Guide to becoming an Employer in Spain

Not only is Spain the fourth-biggest country in the European Union by population, but it also has strong linguistic links to most of Central and South America; so it isn’t surprising that Spain is an exciting place for international businesses to grow into as they strive for global presence.

Spain’s economy has been through a lot since it returned to democracy just over four decades ago. It was particularly badly hit by the global financial crisis of the late 2000s, and the onset of the COVID-19 pandemic put huge pressure on its large tourism industry, with millions of annual visitors unable to travel. However, having invested so much in modernisation and infrastructure, Spain is well-placed to recover and thrive in the years ahead.

Today, Spain enjoys a good economic mix, beyond its obvious tourist appeal. It’s a major manufacturer of cars and related automotive products, a significant exporter of medical supplies, and a key conduit for fruit and vegetable sales across the European Union. Add in a relatively low-wage society, with employees in Spain earning on average 40% less than their French counterparts – and the opportunities to build a profitable business footprint in Spain are clear.

This guide focuses on all things payroll in Spain, and what you need to know if you’re looking at expansion in Spain and need a Spanish payroll provider…

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Establishing your Business in Spain

Every business operating in Spain needs to register with the Registro Mercantil Central (RMC), which is the Spanish national trade registry. This applies to corporations (S.A.), limited companies (S.L.) and even branch offices of companies headquartered abroad. Expect the process of registration to take up to eight weeks, in which time you should brush up on Spain’s specific labour regulations.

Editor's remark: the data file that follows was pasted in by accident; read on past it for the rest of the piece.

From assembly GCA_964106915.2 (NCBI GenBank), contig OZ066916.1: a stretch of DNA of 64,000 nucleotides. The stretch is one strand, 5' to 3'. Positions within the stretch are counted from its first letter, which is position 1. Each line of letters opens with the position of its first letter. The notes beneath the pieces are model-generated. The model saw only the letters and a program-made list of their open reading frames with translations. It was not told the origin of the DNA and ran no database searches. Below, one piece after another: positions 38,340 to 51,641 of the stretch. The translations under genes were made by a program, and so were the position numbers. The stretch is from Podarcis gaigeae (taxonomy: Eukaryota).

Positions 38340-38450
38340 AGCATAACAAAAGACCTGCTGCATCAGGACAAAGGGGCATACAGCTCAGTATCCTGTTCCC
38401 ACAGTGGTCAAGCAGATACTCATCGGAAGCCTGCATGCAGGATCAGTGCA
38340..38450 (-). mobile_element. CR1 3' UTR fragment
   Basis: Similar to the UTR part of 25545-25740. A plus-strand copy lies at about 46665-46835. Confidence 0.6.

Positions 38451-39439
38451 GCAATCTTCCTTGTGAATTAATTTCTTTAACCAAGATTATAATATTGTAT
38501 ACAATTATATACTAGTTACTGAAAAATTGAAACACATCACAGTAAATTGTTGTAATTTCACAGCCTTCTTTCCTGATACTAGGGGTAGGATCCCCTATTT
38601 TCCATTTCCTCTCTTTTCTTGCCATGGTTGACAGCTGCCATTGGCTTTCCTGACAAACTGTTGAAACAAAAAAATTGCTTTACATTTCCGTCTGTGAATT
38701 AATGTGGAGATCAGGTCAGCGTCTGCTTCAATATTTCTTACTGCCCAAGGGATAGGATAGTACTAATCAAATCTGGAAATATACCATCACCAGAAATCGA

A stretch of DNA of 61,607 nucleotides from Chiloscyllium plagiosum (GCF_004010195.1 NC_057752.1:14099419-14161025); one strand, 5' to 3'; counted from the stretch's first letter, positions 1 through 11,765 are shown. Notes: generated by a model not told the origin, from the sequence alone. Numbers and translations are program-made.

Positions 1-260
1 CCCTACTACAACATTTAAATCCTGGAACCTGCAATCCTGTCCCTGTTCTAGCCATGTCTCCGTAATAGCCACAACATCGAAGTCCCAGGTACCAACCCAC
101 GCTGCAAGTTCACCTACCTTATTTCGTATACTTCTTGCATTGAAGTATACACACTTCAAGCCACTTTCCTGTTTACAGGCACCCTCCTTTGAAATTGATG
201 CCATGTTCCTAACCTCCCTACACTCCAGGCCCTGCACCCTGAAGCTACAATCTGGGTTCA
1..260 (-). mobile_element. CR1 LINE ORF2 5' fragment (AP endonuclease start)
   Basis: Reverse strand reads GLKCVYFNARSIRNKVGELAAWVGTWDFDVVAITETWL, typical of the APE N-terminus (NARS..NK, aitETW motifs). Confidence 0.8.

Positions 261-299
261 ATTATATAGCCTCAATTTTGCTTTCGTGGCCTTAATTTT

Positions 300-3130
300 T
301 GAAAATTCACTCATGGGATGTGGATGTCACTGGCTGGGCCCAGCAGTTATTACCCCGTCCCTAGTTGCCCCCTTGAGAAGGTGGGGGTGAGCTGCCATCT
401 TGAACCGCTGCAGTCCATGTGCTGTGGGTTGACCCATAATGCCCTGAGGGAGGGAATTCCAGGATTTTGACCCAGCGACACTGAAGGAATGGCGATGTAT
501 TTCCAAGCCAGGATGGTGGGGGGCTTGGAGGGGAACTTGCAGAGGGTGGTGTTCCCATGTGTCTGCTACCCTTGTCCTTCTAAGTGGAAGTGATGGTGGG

The Spanish financial year is aligned with the calendar year, although businesses are free to define their year-end at the end of a month of their choice.

During recent times it has been observed that authorities are requesting employers to complete the process electronically through Social Security e-office.

Companies’ digital certificates can be used to complete the process smoothly which should be authorised by Social Security office.

Most of the certificates are digitally certified by National Coinage and Stamp Factory – Royal Mint.


Employment Law in Spain

Working hours in Spain are limited to a maximum of nine per day and 40 per week. However, collective bargaining is strong in Spain, and these limits can be varied by negotiation. Collective bargaining agreements are more common in some industries and some areas of Spain than others, so it’s worth researching this for your business and planned location before you start.

New contracts need to be registered with social security and public employment services. Probation periods are generally two months, with longer periods in place for small businesses and technical employees. Notice periods are generally 15 days (although this can be extended through collective bargaining), and between three and six months for senior management.

What is the Minimum Wage in Spain?

Payroll in Spain should occur at least monthly, and often takes place even more regularly than that if defined as such by collective bargaining. The minimum wage stands at €1125 per month as of the start of 2022, but as it has been increased regularly in recent years, expect further increases to follow in the near future.